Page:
Analysis of Cases Relating to Section 133 of the Evidence Act, 1872
Author: Pranay Golcha, Student, Symbiosis Law School, Hyderabad, India
Abstract There is always a need for the accomplice evidence and testimony evidentiary value that should be checked. This Paper focuses on the Value and weightage of the evidence given by the Accomplice in the offence and How to determine if the evidence given by him is not given under any coercion. An Accomplice shall be a competent witness against an accused person, and a conviction is not illegal merely because of proceeds upon the uncorroborated testimony of an Accomplice. The Testimony of the Accomplice who is usually interested and nearly, infamous witnesses are admitted from necessity, it is impossible without having recourse to such evidence to bring the principal offences to justice. The Statement as Evidence Given by the Accomplice under the Indian Evidence Act speaks about the evidence given by the accomplice is reliable or not. Section 133 lays down that an accomplice is a competent witness and a conviction based on the sole testimony of an accomplice is not illegal. Contrary to this illustration (b) to Section 114 evidence act lays down that an accomplice is unworthy of credit unless he is corroborated in material particulars. This established rule of law relating to the uncorroborated evidence of an accomplice, it is the rule of prudence to be universally followed as to amount to rule of law that the courts ought not to pay any respect to the testimony of an accomplice unless he is corroborated in material particulars. So far as the question about the conviction based on the sole testimony of an accomplice is concerned the law is settled and it is established rule of prudence that the testimony of an accomplice, if it is thought reliable as a whole, a conviction could only be based if it is corroborated by independent evidence either direct or circumstantial connecting the accused with the crime.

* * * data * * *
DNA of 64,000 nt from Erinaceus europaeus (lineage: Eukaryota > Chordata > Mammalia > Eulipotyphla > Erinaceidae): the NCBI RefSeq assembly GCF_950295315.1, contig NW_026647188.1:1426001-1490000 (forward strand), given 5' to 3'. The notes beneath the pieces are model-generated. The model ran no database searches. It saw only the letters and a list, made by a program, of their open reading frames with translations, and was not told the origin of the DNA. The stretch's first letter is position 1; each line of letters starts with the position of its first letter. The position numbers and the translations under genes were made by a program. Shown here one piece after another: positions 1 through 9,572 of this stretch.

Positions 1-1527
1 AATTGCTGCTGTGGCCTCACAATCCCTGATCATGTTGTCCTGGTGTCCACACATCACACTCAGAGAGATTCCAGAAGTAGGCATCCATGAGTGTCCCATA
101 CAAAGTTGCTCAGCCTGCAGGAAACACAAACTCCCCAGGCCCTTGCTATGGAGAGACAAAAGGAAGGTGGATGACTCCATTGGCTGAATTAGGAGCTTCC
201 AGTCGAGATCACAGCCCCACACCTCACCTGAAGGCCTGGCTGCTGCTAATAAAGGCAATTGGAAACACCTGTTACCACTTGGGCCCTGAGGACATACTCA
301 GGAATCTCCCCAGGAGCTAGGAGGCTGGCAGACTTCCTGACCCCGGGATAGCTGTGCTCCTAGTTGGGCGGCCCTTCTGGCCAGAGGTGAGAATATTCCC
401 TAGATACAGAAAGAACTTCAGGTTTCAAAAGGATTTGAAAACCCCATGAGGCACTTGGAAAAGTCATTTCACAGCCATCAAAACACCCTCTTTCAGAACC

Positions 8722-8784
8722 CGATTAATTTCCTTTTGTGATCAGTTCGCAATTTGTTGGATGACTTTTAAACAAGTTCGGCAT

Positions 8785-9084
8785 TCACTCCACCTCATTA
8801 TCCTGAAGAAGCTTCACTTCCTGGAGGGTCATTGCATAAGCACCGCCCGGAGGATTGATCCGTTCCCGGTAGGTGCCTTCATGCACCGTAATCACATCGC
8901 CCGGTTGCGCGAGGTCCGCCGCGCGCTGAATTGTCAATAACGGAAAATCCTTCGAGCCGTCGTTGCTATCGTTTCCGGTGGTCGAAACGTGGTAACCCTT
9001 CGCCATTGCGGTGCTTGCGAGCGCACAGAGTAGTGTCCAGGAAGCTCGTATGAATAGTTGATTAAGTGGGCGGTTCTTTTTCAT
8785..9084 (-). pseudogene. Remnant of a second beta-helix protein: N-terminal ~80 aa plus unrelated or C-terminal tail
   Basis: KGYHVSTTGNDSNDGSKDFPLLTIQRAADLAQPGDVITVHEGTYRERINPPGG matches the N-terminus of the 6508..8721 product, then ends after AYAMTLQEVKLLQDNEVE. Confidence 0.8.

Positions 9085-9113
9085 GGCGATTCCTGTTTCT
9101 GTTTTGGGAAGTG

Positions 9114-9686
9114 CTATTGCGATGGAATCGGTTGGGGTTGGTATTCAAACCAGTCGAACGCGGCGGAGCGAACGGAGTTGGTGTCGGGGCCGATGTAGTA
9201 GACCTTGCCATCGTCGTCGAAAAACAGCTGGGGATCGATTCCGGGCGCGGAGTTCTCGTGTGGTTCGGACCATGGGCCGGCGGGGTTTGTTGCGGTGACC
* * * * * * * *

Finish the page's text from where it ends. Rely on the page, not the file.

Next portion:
Keywords: Sec. 133 evidence Act, accomplice evidence, Combination of Sec. 133 and Sec. 114
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